Jeremy Jahn says lakes and reservoirs containing kokanee generally have plenty of the tasty landlocked sockeye salmon for anglers to catch.
His message to anglers: Lighten up and share your information.
“If you’re having a good day and somebody’s having a bad day, make their day by helping them out,” said Jahn, of Salem, whose other moniker is “Kokanee Kid.”
Jahn even has a website (www.kokaneekidfishing.com) with a mission statement: “To convert all fishermen into kokanee addicts.”
Jahn has not fished at Southwest Washington’s two kokanee waters — Merwin and Yale reservoirs on the North Fork of the Lewis River. So far, he’s limited himself to Oregon.
But Jahn offered his insights from fishing in Oregon at the May meeting of Southwest Washington Anglers, a Vancouver sportsmen’s group.
Jahn said he believes kokanee strike tackle because it irritates them, not because of hunger.
Since the goal is to irritate fish, gear that works erratically in the water is great. Certain lures, like hoochies, do not generate their own action and need to be paired with a dodger, Jahn said.
Tie the leaders short.
“Eight inches is as long as you want to go with a hoochie behind a dodger,’’ he said. “I’ve fished them as short as 4 inches.’’
Many lures create their own action. Among them are Shasta Tackle’s Wiggle Hoochies, Mack’s Wedding Ring spinners, other spinners and Yakima Bait’s Spin-N-Glo.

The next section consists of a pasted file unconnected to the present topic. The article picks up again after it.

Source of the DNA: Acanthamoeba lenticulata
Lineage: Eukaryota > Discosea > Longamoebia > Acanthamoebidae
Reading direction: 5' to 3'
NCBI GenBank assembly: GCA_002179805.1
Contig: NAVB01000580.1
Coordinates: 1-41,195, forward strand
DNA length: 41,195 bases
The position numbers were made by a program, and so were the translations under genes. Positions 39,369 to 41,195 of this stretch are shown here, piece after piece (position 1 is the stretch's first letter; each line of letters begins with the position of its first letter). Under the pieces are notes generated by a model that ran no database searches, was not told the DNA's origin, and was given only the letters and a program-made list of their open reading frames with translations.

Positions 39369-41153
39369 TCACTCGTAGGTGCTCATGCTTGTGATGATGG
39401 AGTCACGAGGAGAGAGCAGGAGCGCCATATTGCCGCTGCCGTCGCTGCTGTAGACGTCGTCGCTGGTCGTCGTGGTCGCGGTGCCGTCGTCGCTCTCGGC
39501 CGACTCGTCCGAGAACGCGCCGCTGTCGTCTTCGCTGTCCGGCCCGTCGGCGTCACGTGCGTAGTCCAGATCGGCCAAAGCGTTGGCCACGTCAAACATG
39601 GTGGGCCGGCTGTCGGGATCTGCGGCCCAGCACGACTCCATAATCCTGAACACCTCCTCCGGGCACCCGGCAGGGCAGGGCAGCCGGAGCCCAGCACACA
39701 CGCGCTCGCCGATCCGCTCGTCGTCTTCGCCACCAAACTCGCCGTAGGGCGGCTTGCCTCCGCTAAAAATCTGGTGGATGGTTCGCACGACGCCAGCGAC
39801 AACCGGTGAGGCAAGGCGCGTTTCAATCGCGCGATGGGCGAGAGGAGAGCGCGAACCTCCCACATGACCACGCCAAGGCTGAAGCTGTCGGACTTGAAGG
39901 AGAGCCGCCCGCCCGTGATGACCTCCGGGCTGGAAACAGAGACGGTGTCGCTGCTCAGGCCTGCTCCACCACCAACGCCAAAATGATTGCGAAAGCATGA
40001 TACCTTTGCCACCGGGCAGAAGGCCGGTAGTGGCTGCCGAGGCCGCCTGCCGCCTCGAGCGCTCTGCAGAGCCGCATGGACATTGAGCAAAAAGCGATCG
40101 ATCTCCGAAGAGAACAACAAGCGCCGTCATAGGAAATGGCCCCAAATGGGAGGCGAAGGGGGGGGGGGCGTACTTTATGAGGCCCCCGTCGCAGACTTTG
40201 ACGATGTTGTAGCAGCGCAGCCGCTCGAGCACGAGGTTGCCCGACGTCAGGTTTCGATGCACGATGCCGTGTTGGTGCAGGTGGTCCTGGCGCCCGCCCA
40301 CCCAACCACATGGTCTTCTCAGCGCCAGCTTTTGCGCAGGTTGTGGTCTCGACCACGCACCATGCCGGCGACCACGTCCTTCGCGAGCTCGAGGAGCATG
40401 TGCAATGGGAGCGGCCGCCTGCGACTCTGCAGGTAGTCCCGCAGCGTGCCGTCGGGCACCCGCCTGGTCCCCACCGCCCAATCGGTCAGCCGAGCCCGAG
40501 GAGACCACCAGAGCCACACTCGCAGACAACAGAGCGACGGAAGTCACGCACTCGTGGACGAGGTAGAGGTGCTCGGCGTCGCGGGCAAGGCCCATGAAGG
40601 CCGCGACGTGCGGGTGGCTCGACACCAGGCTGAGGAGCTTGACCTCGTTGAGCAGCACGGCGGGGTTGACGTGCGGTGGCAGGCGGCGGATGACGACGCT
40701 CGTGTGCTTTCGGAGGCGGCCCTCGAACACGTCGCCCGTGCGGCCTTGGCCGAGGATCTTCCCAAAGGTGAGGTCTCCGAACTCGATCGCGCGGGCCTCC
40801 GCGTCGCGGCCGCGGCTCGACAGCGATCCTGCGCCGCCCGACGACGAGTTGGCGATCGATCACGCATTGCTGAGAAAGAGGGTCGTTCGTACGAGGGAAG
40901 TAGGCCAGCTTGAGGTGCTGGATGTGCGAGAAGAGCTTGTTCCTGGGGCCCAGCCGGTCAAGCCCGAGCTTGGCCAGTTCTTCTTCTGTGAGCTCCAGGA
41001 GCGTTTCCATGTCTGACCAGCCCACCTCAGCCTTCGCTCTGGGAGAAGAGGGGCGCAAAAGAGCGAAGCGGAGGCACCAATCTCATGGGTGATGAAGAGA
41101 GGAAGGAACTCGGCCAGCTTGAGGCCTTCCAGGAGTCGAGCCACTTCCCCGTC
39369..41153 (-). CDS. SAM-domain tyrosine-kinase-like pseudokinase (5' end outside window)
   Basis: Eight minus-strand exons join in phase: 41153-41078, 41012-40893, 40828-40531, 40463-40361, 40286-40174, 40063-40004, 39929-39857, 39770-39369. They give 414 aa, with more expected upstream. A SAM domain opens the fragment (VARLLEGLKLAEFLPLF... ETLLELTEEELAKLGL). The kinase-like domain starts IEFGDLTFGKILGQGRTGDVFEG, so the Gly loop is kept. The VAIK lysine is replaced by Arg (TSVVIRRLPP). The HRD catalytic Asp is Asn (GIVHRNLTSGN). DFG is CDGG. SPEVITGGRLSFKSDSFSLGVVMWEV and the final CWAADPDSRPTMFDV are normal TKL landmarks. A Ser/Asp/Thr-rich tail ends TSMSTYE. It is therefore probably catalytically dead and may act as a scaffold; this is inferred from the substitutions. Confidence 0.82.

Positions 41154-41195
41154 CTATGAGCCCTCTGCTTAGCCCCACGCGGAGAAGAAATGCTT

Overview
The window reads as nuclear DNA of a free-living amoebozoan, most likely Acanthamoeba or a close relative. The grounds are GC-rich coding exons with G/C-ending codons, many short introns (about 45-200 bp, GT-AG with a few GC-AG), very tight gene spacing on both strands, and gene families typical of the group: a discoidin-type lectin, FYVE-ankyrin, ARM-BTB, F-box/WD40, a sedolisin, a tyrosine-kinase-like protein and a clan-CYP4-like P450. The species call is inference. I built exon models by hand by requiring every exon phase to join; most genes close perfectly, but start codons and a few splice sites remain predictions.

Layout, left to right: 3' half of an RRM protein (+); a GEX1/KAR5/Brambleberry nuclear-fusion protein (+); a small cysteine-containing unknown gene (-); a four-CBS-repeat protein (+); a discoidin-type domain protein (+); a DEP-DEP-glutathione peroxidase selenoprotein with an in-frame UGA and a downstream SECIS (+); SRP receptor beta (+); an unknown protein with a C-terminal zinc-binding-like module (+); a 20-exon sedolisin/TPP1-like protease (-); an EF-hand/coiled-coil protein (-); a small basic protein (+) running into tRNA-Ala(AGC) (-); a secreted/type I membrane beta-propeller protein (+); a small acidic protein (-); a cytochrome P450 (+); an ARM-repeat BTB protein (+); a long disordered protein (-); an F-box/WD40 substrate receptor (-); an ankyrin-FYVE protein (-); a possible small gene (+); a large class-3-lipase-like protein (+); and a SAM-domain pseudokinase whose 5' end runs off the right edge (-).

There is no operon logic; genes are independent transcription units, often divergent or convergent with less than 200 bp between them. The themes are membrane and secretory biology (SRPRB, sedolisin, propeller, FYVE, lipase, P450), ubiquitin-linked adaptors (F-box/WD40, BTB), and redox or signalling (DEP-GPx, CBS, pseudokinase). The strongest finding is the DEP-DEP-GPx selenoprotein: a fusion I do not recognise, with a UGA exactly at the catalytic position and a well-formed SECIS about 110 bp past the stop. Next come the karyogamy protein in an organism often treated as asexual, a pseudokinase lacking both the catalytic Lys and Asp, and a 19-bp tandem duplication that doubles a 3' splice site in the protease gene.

Because they create their action, they can be fished behind “lake trolls,” which are several spinner blades and a rudder. But, Jahn said, lures such as a spinner also can be fished behind a dodger.
“Some say a spinner won’t rotate properly behind a dodger,” he said. “In my opinion, that’s awesome. I want that spinner to kind of flicker, flutter, make some kind of oddball turn and be more of an irritant to that fish.”
Here are several other pieces of advice from Jahn:
• Depth. Kokanee have a large air bladder and show up well with good electronics.
“They are very easy to spot on your sonar,” he said. “If you fish 5 to 10 feet below the school you usually end up picking up bigger kokanee. The bigger ones are usually holding below the school.”
• Trolling speed. For “longlining” (without downriggers), he suggested 0.8 to 1.2 mph. When using downriggers, try from 0.8 to 1.9 mph.
• Colors. His Top 5 favorites are silver, gold, pink, orange and chartreuse.
“As soon as you find that magic combination, switch out all your rods to it as fast as possible and ride it. That can last 10 minutes or all day.”
A gold-silver dodger is a good color to begin with.
• Corn. Jahn, like most kokanee anglers, prefers Green Giant white shoepeg corn. He uses a combination of products to toughen and scent the corn.
“I have the fat part of the corn on the hook with the part that was on the cob facing directly back,” he said. “It makes the lure work better in the water.”
“I believe the scent is the irritant on the corn. I’m not quite sure what they think it is, but if you’re fishing without corn you’re really going to have a hard time catching any.”
• Lake trolls. A “Cousin Carl” lake troll by Half Fast is his favorite.
“It has a lot of drag and is not much fun, but is really effective if you want meat in the boat.”